London Local History - this lists street by street items of historical interest - public, industrial buildings & some environmental features in London and its immediate surroundings. Streets are given in OS grid squares - but numbering is not included (sorry!). Older squares give links to adjacent squares - but many are unfinished. Enter search words above right
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Preserves the name of the old manor
of ‘Chabhames’ 1412, ‘Chobhams’ 1488, apparently so called from a family called
Chobham- no doubt from Chobham in
62 Chobham Arms. Green tiled pub. closed 1992 and became flats.
Wanstead Board School 1887.
infants in 1942
1894, old brick field laid
out for Drapers’ School as a playing field by the company
A small suburban crescent,
backed up against Leyton tube station, and crushed between the sunken motorway
A12, and Leyton High Road.
Board School. Built 1895,
modernised into a secondary modern in 1959.
boundary along the Temple
Mills stream, 1602 Shire stream, then Lead Mill stream then Waterworks river,
filled in 1952
By the middle of the 19th century Low Leyton (as it was than
known), was predominately rural areas, providing a setting for the
houses of wealthy city merchants and businessmen such as theCharringtons,
Buxtons, Barclays and Cottons. Thwew wAS forest, marshes, and farmland for the increasing London market. Leyton
was Until the late c19 a straggling village with gentry
houses and market gardens. Stations were opened on the line to Loughton in 1856 but
transformation to A working-class suburb came later when workmen's fares
were introduced on the Great Eastern Railway. The population rose from 10,394
in 1871 to 23,016 in 1881 and had doubled again ten years later.
BachubhaiNagrech Hall.Hindu cultural centre.Clements and Porter.2007
Bridge. Eighteenth century.
New River Co.
Junction with underground
and rail Leyton junction and interesting signal box
Stratford New Town
Was called Hudson Town
after Hudson the Railway King. For housing railway workers. Part of it was
built by Henniker. eg Henniker Road
Roman urns & coins
outside, Defoe said a Roman causeway through it
Post to the south Woodside Post to the east Birkbeck Post to the north Anerley Albert Road This road is the earliest built here, first listed in 1855, and although the Croydon Canal was no longer in use it influenced the alignment of the road. From the junction with Portland Road looking the curve of the road reflects the line of the old canal which was to the north of the houses. It is named after Albert, the Prince Consort. 74-76 Stanleybury . Very large three-storey semis. Built for William Stanley, who moved to 74 in 1867. William Stanley’s works in South Norwood was complimented by his local philanthropy. His site is now a close of modern flats. Accidentally demolished. 67 small trading estate and MOT centre . At one time this was home to a theatre transport specialist. St.Mark . This was the first church in the area and is the parish church by G. H. Lewis. The nave was built in 1852 and the church was extended in 1862 and in successive years until 1890. It is in Kentis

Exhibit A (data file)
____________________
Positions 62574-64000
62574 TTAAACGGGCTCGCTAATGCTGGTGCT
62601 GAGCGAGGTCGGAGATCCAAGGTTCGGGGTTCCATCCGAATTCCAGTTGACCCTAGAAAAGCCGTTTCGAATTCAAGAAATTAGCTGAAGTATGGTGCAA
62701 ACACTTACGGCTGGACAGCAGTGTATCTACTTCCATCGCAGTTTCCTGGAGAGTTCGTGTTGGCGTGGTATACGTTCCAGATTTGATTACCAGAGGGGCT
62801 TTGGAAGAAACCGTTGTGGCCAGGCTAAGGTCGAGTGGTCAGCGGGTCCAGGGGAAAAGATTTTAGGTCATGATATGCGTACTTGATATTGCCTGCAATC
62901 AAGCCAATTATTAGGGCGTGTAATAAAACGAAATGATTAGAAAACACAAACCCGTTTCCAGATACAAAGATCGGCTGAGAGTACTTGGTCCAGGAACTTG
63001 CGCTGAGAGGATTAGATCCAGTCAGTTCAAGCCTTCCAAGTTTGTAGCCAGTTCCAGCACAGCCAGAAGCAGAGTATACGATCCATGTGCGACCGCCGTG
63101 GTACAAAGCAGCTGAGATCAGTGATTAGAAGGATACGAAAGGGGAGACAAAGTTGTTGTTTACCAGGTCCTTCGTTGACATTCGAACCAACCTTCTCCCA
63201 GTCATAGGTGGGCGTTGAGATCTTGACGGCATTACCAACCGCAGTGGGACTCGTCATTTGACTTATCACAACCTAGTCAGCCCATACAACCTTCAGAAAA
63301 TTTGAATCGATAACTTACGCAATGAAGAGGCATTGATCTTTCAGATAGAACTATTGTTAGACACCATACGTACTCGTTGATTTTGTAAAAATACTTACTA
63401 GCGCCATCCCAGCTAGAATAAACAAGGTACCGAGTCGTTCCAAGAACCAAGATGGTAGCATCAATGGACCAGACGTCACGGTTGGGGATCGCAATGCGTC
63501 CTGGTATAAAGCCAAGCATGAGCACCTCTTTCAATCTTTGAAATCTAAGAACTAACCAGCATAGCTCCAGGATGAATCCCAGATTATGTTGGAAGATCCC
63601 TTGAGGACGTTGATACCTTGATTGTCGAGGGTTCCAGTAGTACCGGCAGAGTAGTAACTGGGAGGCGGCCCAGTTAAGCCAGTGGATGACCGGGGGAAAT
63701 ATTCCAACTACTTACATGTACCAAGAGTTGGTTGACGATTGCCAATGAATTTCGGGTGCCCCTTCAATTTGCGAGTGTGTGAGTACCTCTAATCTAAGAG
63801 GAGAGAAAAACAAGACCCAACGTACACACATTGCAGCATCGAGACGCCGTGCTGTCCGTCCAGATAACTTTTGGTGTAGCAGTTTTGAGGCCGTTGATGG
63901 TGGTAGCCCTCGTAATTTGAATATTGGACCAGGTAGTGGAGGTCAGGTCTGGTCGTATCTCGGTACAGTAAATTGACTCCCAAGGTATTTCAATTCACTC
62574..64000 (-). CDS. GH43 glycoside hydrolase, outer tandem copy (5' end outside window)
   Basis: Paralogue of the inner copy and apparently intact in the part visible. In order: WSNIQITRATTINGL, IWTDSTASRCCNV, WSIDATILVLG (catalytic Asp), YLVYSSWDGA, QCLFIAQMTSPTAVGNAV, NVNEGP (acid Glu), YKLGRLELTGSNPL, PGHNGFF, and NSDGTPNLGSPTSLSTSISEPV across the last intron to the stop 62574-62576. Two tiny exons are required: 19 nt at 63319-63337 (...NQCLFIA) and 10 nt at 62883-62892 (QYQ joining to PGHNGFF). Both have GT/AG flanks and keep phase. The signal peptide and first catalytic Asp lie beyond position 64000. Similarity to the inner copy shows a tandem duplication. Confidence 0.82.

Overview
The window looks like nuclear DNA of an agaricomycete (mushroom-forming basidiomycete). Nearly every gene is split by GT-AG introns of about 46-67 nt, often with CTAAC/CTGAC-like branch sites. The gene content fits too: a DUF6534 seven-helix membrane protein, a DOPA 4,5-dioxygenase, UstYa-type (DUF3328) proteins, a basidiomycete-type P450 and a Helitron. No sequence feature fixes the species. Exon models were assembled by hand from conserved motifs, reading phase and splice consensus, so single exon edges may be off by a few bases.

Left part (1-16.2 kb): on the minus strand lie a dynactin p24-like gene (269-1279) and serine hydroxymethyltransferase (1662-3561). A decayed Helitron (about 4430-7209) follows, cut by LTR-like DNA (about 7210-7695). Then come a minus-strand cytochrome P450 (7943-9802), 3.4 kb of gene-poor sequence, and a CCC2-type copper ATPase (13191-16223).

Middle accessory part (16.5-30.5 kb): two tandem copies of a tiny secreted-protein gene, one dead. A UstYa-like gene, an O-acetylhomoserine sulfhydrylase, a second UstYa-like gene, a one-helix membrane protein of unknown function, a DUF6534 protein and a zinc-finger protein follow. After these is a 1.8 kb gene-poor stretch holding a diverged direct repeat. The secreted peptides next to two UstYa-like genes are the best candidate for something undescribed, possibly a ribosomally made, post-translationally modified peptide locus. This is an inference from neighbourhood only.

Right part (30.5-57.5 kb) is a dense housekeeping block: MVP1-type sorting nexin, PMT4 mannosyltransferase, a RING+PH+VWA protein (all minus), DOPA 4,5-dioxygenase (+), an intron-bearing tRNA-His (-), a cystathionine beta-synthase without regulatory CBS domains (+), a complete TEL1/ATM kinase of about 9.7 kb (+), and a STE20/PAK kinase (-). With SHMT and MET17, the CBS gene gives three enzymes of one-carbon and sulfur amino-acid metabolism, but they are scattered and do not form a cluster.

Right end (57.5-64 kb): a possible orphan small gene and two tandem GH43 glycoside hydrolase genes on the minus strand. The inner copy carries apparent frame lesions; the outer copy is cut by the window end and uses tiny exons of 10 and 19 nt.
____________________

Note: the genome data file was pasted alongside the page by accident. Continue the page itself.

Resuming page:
River Lea/Bow Creek The Lea winds itself generally southwards towards the Thames TQ 39505 81448 Canning Town on the Essex bank of Lea/Bow Creek. This was, and is, a heavily industrialised area together with a very down market housing area with markets, shops, cinemas, pubs and many charitable and missionary organisations. In the 2000s public transport has been transformed and much housing renewed, and it is an area in a great deal of change. Post to the west Poplar Post to the south Leamouth and Dome Post to the east Canning Town, Butchers Road Post to the north West Ham Station Appleby Road The road is named after a local ARP warden who was killed during the Blitz. A pre-war suburban ideal is demonstrated in this West Ham estate. Barking Road It was built by the Commercial Road Turnpike Trust from the East India Docks eastwards. Now the A124 it formed part of the original A13 before the building so the East Ham and Barking Bypass in 1928. It was widened as part o
Post to the west (north west quarter) Mile End Post to the west (north east quarter) Post to the east Bromley by Bow Post to the north Old Ford Addington Road Addington Arms . Pub dating from the 1860s. It does not appear to be still there. Police stables . From 1938 twenty horses were located here. These stables were built in moderne style white concrete by police surveyor Gilbert Mackenzie Trench. There is a stable at the back as well as tack rooms and a chimney for the forge – there was a full time farrier. Above are two flats for married police officers. The white concrete wall is original. Alfred Street 1-5 Inland Revenue Office . Sold off 1981. Has been used as a college an as offices Almshouses Way, This was once called Priscilla Street. 1 Drapers' Almshouses . These were built in 1706. What remains is a brick group of four tenements with central raised and pedimented chapel. They were restored in 1982 but were originally part of a larger group funded by